the putting though and we'll know when it's done. There are also some
improvements that will be made to TCP which should improve performance
significantly when there's packet loss.

We're also investigating a lossless format of our own, CRAC, to be used
just for streaming, which should give very close to the compression
rates attained by FLAC, but at much lower CPU cost on both ends of the
link (FLAC is already pretty cheap, I should add).

Over the next month or so this next firmware update will be coming
together and I will have more updates.

On Mar 3, 2004, at 11:12 AM, Daryle A. Tilroe wrote:

> dean blackketter wrote:
>> Client-side FLAC decoding may be possible in Squeezebox, Sean's
>> investigating it now.
>> Client-side decoding of other codecs may also be possible, but would
>> be farther out in the future.
>> Additional client-side codec support on SLIMP3 isn't possible. Sorry.
>> -dean
>
> Great!! That is what I had understood. So is it coming
> soon enough that I don't need to bother running the ethernet?
> Come on toss us a hint here. :-) This would also be a nice
> solution in terms of encoding other WAV/PCM high quality source
> material on the server into FLAC in real time for transmission
> to the SqueezeBox.
>
> I consider a 50% reduction in bandwidth (and double the buffer
> time on the other end) a significant improvement for wireless;
> particularly with multiple SqueezeBoxes.
>
> --
> Daryle A. Tilroe
>
>

Andrew W. Donoho
2004-03-03, 12:33
On Mar 3, 2004, at 13:13, Dan Sully wrote:
> * Andrew W. Donoho <awd (AT) DDG (DOT) com> shaped the electrons to say...
>> After AAC, if the market justifies it, I would consider WMA. Though
>> FLAC is probably more popular than WMA with your audiophile
>> clientele.
>
> The problem with both of these is that they require more horsepower to
> decode. FLAC is meant to be very trivial to decode in hardware,
> specifically
> for embedded applications such as the Squeezebox.


There is always a tension between market and technical requirements. I
think SlimDevices has to balance catering to their early adopter market
with gaining market success by embracing emerging standards, like AAC,
more quickly than the "big" CE vendors. Frankly, the SqueezeBox has the
margin in it to compete with the big boys if SlimDevices uses their
inherent flexibility for market advantage. Also, reflecting the glow of
iPod's success by using "iPod native" AAC may have more marketing bang
than you might think to enhance sales. The real challenge is to get DRM
AAC into the SqueezeBox or get the SqueezeBox as one of the defined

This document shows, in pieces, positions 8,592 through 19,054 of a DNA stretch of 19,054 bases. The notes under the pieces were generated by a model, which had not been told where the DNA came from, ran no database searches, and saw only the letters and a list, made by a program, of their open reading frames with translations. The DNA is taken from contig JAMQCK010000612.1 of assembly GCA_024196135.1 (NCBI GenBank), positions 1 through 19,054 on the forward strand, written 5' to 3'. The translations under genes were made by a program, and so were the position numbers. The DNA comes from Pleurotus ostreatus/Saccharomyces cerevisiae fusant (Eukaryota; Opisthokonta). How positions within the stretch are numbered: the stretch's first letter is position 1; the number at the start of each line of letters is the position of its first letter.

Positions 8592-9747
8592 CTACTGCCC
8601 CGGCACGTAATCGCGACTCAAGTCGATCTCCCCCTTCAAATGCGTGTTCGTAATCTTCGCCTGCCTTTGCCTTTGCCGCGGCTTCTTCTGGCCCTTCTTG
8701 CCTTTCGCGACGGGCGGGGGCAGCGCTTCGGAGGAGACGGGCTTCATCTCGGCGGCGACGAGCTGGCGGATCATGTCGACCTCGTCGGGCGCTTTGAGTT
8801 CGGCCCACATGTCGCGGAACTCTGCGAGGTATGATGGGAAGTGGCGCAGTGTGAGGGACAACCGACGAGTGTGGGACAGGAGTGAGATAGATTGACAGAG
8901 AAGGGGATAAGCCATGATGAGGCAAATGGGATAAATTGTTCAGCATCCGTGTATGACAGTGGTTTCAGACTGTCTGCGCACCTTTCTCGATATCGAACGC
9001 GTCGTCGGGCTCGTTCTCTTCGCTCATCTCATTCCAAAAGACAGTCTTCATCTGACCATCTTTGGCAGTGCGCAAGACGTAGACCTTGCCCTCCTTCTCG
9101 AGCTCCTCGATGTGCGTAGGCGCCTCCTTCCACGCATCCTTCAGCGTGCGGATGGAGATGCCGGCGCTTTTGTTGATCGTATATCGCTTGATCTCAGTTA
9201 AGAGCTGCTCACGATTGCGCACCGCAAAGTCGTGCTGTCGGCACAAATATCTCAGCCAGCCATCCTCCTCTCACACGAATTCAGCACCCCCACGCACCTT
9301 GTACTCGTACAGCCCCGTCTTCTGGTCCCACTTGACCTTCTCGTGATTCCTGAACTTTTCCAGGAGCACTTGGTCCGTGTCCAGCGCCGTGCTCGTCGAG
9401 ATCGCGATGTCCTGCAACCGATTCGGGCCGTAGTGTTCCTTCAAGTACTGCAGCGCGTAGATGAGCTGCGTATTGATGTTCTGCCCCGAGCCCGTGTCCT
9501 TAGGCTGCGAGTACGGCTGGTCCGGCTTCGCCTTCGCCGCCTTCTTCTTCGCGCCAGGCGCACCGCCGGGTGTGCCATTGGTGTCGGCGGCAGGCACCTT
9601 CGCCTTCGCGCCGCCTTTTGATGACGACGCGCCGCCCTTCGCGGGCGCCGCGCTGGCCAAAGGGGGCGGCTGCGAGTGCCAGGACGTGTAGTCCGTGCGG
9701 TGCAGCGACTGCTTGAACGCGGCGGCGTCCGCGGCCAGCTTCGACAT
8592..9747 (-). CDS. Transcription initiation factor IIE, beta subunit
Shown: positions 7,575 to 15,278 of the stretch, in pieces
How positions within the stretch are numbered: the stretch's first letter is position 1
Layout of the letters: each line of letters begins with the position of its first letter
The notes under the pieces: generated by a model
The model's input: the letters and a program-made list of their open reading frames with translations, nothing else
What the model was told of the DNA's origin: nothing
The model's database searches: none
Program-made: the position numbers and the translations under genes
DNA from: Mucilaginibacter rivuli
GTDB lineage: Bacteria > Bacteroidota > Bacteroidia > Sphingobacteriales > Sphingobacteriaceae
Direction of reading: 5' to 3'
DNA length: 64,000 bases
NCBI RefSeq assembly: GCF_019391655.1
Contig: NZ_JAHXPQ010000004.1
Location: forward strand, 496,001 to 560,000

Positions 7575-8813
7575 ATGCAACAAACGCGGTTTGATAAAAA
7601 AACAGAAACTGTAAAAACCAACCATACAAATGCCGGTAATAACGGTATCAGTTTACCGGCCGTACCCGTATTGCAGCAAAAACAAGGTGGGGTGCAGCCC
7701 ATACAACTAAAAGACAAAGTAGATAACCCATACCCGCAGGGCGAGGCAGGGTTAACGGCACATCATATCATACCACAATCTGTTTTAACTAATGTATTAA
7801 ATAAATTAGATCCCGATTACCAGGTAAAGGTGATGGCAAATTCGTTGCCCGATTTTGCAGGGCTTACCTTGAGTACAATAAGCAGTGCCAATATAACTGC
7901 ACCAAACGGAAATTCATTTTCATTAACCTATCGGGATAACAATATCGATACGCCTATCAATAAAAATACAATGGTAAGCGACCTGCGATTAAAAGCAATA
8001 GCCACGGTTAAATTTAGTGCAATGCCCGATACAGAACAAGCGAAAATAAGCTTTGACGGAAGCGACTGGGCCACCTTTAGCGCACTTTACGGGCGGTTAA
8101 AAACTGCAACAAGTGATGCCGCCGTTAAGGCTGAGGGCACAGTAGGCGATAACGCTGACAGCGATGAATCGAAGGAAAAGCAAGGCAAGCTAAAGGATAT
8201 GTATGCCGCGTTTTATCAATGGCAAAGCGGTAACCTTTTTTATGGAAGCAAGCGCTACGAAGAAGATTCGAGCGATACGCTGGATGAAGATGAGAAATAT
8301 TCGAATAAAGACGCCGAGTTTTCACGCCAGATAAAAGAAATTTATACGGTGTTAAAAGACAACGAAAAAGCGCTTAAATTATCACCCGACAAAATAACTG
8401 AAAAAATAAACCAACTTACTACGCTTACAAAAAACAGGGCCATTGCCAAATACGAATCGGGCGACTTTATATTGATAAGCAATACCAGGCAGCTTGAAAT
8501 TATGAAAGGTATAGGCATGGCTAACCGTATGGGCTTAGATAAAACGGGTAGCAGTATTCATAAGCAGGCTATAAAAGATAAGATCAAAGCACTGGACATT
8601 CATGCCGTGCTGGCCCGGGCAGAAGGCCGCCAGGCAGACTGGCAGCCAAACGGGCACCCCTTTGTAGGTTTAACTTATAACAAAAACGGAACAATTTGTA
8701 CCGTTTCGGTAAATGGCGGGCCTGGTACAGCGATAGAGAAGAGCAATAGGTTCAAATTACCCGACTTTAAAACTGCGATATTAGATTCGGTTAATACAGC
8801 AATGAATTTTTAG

iTunes Music Store music sharing systems. That would bump up sales even
more than the already excellent SlimDevices-iTunes integration. It
would also make the music industry folks happy to have the DRM stripped
in a machine that has no permanent storage for music.

Andrew

____________________________________
Andrew W. Donoho
awd (AT) DDG (DOT) com, PGP Key ID: 0x81D0F250
+1 (512) 453-6652 (o), +1 (512) 750-7596 (m)

Peter Speck
2004-03-03, 12:39
On 3/3-2004, at 20:12, Daryle A. Tilroe wrote:

> dean blackketter wrote:
>> Client-side FLAC decoding may be possible in Squeezebox, Sean's
>> investigating it now.
> [...]
> I consider a 50% reduction in bandwidth (and double the buffer
> time on the other end) a significant improvement for wireless;
> particularly with multiple SqueezeBoxes.

I'm using uncompressed AIFF (aka PCM), and 802.11b with 128 bit WEP.

During night, it works without problems. During daytime, I have some
1-2 seconds dropouts. Looking at bufferfullness in the display gives me
the impression that twice the amount of buffer in the Squeezebox would
avoid 80% of the dropouts.

----
- Peter Speck

Pat Farrell
2004-03-03, 12:51
At 02:26 PM 3/3/2004, Sean Adams wrote:
>e're also investigating a lossless format of our own, CRAC, to be used
>just for streaming, which should give very close to the compression rates
>attained by FLAC, but at much lower CPU cost on both ends of the link
>(FLAC is already pretty cheap, I should add).

The world does not need another compression format, it needs more
people to know how to use the existing ones, and why they are cool.
Altho an OpenSouce one, as opposed to MLP, would not necessarily be
a bad thing.

As you say, Flac was designed to be cheap to decode. Even if you
do tons better there, it makes no difference. Compressing
is a one time, or once every change of format (years) event.
Plus Intel and AMD keep making faster and faster CPUs that
we can't use up.

So it seems to me that you are over optimizing.

I'd especially be concerned if adding CRAC and supporting it forever
meant you had to do less support for high-width, high rate formats like DVD-A
Just my two cents.

Pat

seanadams
2004-03-03, 13:03
I agree that CRAC, aka YALC (yet another lossless codec) would not be
preferable to FLAC *in general* I mean, for non-squeezebox uses.
However, keep in mind the anticipated application for this - many
codecs can be improved/customized/optimized given specific
architectures/applications, and FLAC is no exception. And since such a
new codec would be lossless and intended ONLY to communicate between
server<->squeezebox (but open, of course), the usual codec concerns
about quality and interoperability simply do not apply. Files would
still be stored in standard formats, no doubt.

Anyway it's just an idea we've kicked around. No code has been written
yet and FLAC is a higher priority.

On Mar 3, 2004, at 11:51 AM, Pat Farrell wrote:

> At 02:26 PM 3/3/2004, Sean Adams wrote:
>
> e're also investigating a lossless format of our own, CRAC, to be used